Recent Global trends in KYC/AML

Global financial regimes evolved in 2019. Many changes occurred in KYC and AML Verification regulations around the globe. Countries are working on extending the scope of their KYC/AML regimes. 

Canadian regulatory authority FINTRAC has changed the KYC/AML regimes to align them with international KYC/AML regulations of FATF. Online KYC is possible as scanned copies of identity documents can be used for due diligence. Also, Money Services Businesses and virtual currency businesses are added to the reporting entities list. They will be liable for typical KYC and AML rules that apply to businesses involved in fiat transfers. 

The UK amended its Money Laundering Act (MLA-2017) and require the international affiliates and subsidiaries of UK-based businesses to exercise the EU AML regulations in non-EEA countries aswell. 

Five major Dutch banks are joining forces to develop a joint technological system to handle the due diligence data of their customers. Also, they plan to develop joint KYC/AML procedures by sharing the financial data of their clients, for better KYC and AML compliance. 

Businesses that Need Real-time KYC and AML Verification Solution

As per the global AML and KYC regulations, the financial institutions must perform KYC and AML compliance. Financial institutions need to practice in-depth KYC and AML compliance. The institutions that are liable for compliance under the KYC and AML regimes are banks, brokerage houses, insurance companies, forex exchanges, non-banks mortgage lenders, money transmitters, cryptocurrency facilitators, etc. 

How Online KYC and AML verification is Performed?

The API is integrated with the system of financial institutions. Every time a new user is onboard or end-user accesses its account the verification is performed. Real-time identity verification is performed through in-depth screening of ID document and face verification or biometric verification. Also, the documents and address are verified in real-time before onboarding a new client. Once the verification is completed the end-user is allowed access to the system of the financial institution. 

Incase of AML verification the information of the end-user is screened against regularly updated databases that consist of global sanction lists, watchlists, and PEP lists.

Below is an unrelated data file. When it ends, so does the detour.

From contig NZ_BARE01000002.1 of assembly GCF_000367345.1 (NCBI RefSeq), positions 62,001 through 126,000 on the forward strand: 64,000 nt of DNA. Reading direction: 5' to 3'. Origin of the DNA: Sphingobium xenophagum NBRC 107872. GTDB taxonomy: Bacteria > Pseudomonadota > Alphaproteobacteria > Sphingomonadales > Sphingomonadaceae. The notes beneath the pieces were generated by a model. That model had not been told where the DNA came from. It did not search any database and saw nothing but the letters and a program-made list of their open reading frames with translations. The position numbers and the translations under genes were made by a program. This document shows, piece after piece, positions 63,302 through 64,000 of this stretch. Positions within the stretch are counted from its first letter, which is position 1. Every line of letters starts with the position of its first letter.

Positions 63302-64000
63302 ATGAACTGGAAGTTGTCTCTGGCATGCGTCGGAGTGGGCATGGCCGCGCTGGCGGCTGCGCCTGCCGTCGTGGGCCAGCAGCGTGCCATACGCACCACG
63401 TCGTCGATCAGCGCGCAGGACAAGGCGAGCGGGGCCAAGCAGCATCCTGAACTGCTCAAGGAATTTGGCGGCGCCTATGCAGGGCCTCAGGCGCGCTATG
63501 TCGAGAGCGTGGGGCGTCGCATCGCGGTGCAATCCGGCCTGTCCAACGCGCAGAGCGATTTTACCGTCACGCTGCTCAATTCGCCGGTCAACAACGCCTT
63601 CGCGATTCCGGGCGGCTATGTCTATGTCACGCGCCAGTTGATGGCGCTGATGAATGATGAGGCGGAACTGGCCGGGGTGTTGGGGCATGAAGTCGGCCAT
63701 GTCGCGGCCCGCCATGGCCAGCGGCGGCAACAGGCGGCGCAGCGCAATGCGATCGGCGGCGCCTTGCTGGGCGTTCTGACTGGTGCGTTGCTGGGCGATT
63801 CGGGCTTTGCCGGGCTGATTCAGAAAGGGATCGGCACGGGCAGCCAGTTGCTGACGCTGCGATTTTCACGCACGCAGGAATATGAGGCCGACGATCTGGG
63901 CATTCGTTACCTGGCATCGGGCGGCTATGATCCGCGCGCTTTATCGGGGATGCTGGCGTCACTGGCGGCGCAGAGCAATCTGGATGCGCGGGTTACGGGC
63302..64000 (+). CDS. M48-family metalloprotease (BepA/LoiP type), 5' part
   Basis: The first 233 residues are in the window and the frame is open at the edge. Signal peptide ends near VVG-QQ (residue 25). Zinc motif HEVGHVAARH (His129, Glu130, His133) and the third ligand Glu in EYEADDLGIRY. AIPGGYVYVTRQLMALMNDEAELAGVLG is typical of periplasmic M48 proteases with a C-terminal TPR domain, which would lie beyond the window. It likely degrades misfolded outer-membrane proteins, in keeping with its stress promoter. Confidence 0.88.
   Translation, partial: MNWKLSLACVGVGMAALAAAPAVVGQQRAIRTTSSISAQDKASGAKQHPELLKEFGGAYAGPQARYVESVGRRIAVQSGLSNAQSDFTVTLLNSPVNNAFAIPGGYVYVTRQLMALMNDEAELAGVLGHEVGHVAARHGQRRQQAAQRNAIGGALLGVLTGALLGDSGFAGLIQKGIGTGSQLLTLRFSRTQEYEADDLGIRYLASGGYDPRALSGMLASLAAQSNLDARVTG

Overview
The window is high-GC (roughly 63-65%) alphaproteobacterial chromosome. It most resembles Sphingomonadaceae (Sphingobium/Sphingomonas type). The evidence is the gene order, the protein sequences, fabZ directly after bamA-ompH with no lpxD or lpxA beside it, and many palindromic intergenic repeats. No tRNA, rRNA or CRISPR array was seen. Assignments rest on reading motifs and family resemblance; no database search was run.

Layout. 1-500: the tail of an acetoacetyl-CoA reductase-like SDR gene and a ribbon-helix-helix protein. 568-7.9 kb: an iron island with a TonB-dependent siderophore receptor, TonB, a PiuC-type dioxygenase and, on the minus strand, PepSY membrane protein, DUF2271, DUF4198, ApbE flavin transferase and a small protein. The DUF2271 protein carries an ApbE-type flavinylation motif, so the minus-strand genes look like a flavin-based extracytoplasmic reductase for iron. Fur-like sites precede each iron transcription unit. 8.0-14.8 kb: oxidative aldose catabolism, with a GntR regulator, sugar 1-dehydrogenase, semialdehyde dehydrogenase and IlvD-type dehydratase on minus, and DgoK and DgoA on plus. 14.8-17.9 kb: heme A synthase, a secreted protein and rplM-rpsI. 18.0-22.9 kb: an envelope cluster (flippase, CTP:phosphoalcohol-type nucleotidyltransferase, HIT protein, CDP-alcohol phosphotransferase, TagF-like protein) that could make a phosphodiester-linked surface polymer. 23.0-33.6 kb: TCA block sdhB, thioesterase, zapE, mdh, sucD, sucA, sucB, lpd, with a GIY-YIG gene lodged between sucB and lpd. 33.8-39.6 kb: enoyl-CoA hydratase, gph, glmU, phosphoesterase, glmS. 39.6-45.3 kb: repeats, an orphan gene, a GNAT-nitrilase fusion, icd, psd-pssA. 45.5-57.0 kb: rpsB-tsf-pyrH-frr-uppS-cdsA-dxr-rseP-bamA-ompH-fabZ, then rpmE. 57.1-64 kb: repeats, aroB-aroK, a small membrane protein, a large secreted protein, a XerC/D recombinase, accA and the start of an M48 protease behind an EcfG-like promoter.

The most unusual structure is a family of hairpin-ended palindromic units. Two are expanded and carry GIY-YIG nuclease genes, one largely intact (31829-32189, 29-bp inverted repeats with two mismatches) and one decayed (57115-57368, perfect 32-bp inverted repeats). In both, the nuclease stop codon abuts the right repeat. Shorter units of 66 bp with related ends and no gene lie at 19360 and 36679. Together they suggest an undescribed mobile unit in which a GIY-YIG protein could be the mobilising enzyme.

Benefits of Online KYC and AML Verification Solution?

Financial institutions and businesses are willing about going KYC and AML complaints after looking at the rigid behavior of global watchdogs. It is important to investigate the advantages of every step taken. 

Fraud prevention

Online KYC and AML solutions help the financial institutions in preventing the risk that comes from a diverse clientele. Identity thieves and money launderers can be identified at the very first stage and help the businesses in serving only legitimate businesses. 

Regulatory compliance

Online KYC and AML verification software help the financial institutions in catering to regulatory compliance needs. Compliance prevents penalties and credibility loss that could be huge in some cases. For example, Swedbank was recently fined for non-compliance and lost its market value along with its credit rating. 

Customer on-boarding

Online KYC and AML verification solution help the financial institutions in on-boarding clients with good credibility. Fast verification helps in seamless onboarding and helps retain more happy clients. Customers are verified within 30 seconds, reducing the hassle of manual verification. 

To wrap up KYC and AML compliance is inevitable for global financial institutions. Real-time KYC and AML verification solutions are suitable for seamless compliance. 

AML & KYC Compliance – 5 Ways AI is Supporting the Fight Against Financial Crimes

AML & KYC Compliance – 5 Ways AI is Supporting the Fight Against Financial Crimes

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Reforming AML & KYC Compliance Structures for Financial Institutions

The capabilities of artificial intelligence (AI) are being pushed to unprecedented levels in the past few years. The banking and financial services sector has reaped extensive benefits from the transformation brought on about by AI in the landscape of IT solutions. The Anti Money Laundering (AML) and Know Your Customer or KYC compliance, in particular, has been made more dynamic and effective through AI-enabled systems. The financial sector produces huge amounts of data, which is what AI works best with. It can mine high volumes of data within seconds and produce risk-analysis of clients, that would otherwise take days or even weeks for the compliance staff to produce.